LONDON — LeBron James said Saturday that he would not play in future Olympic Games if the NBA establishes a 23-year-old age limit for future competitions.
“If the 23 rule goes in, I’m not playing,” James said before the U.S. team’s final practice here, before Sunday’s gold medal game against Spain. “Then, look–all my guys ain’t playing, either. So, no, I’m good. If the rule doesn’t go in, I don’t know. Then it’s an I don’t know thing, and that means there’s a chance. But there’s no chance if the 23 rule goes in.”
James is 27, so he’d already be too old if the rule was adopted. However, basketball is expected to adopt the same parameters as FIFA, soccer’s international governing body. FIFA has established a 23-year-old rule for participants in Olympic soccer. However, each team is allowed three exceptions to that rule, and James would definitely be one of the players that USA Basketball would invite to continue playing.
The 2012 Olympic team is a blend of the 2008 Olympic team that won the gold medal in Beijing, and the 2010 team that captured the gold medal at the World Championships in Turkey. James said he doesn’t want to start over with another group of players.
“Teams are built on friendship and camaraderie, and being together,” James said. “You can’t just piece together no team and think it’s going to happen. We’ve seen that in ’04, with our team (which, beset by internal problems, only won the bronze in Athens). We threw our team together in ’04 and thought we could compete against the world, and we got smashed. It took us a three-year commitment to win gold. This team is basically the ’10 team and the ’08 team put together, with the same coaching staff. I love what we’ve got going on with USA Basketball, and I’m happy to be a part of it.”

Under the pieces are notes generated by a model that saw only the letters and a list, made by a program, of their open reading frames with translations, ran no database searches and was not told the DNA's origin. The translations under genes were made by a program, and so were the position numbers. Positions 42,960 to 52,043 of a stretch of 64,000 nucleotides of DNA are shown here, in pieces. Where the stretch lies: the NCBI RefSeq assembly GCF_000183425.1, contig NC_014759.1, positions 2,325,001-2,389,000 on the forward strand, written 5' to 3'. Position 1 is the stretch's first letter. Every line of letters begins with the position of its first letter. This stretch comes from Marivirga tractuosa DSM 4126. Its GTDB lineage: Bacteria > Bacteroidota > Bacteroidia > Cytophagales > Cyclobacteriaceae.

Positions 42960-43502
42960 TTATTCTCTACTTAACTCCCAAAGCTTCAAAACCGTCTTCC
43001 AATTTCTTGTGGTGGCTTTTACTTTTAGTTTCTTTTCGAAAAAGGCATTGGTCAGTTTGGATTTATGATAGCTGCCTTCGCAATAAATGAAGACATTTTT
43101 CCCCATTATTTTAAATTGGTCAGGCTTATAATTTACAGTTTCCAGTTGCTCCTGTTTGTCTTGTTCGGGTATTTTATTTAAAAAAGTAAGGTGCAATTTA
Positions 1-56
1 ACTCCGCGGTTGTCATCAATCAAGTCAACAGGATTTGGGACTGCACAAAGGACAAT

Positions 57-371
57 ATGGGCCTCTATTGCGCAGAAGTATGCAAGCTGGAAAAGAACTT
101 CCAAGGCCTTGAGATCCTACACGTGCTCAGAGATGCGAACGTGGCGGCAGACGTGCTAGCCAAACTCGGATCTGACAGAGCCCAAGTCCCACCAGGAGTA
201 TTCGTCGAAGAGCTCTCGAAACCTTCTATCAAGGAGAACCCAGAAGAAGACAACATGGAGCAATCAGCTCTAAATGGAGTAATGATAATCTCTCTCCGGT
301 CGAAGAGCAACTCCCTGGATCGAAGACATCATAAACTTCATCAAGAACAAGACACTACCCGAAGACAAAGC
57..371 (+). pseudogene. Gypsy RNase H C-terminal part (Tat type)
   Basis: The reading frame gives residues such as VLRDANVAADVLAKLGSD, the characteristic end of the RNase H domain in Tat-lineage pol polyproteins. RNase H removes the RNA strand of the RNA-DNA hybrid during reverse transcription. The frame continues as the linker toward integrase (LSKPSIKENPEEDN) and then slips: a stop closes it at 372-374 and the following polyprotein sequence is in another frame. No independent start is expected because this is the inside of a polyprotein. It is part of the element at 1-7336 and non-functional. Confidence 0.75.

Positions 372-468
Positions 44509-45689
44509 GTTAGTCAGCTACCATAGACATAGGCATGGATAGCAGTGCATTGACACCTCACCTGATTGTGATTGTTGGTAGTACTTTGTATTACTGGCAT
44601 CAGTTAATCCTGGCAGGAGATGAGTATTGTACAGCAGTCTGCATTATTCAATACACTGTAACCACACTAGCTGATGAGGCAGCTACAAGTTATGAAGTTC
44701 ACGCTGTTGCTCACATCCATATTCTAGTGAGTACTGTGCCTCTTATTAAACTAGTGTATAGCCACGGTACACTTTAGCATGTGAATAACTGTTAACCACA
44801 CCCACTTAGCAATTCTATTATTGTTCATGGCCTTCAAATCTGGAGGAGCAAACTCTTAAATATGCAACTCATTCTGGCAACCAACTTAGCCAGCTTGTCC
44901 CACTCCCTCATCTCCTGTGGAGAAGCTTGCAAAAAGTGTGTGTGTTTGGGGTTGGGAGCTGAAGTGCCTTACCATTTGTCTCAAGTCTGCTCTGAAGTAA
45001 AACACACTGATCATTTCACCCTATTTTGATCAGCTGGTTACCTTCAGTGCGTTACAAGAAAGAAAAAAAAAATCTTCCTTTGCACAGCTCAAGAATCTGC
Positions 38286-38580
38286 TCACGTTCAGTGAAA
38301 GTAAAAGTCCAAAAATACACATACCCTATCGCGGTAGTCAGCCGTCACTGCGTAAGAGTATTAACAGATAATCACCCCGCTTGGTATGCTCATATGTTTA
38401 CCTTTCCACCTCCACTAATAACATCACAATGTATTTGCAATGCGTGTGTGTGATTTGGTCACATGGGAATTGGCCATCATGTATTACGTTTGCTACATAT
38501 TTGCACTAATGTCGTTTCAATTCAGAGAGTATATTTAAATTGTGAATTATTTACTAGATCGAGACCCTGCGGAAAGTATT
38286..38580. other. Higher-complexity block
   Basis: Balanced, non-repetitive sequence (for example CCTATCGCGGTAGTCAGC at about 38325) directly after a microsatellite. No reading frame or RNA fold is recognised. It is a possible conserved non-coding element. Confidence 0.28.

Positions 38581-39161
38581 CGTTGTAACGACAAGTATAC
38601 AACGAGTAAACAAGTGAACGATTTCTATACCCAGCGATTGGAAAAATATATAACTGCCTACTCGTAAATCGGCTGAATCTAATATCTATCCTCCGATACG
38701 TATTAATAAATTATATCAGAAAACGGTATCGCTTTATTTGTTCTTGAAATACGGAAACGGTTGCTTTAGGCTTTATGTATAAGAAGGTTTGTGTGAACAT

USA Basketball Czar Jerry Colangelo said Saturday that James and the Knicks’ Carmelo Anthony would be two of the three players he would likely invite to continue playing in the Olympics if such an age limit were established.
“If there’s two guys that probably would say to me that they want to, it’s probably them,” Colangelo said. “I think they love it so much. Chris Paul might fall into that category, I don’t know. Certainly there’s a time and place for that, too. LeBron is building such a legacy in terms of who he is, his persona, his accomplishments. He’s moving himself ahead of everybody. And that might appeal to him, one more run. But, heck, let’s wait and see.”
The NBA has floated the idea of establishing an Olympic age limit, in part, because of concerns voiced by its owners, who are leery of their star players committing year after year to international competitions, with the inherent risk of injury and the difficult some face in getting the proper amount of insurance through their country’s governing bodies. The pressure that non-Americans in particular face in playing for their countries in cycle after cycle is enormous, and putting an age limit in would take it out of the players’ hands. However, there are financial implications as well. The NBA is partnering with FIBA, basketball’s international governing body, in developing the World Championships into a rebranded World Cup of Basketball, beginning in 2014.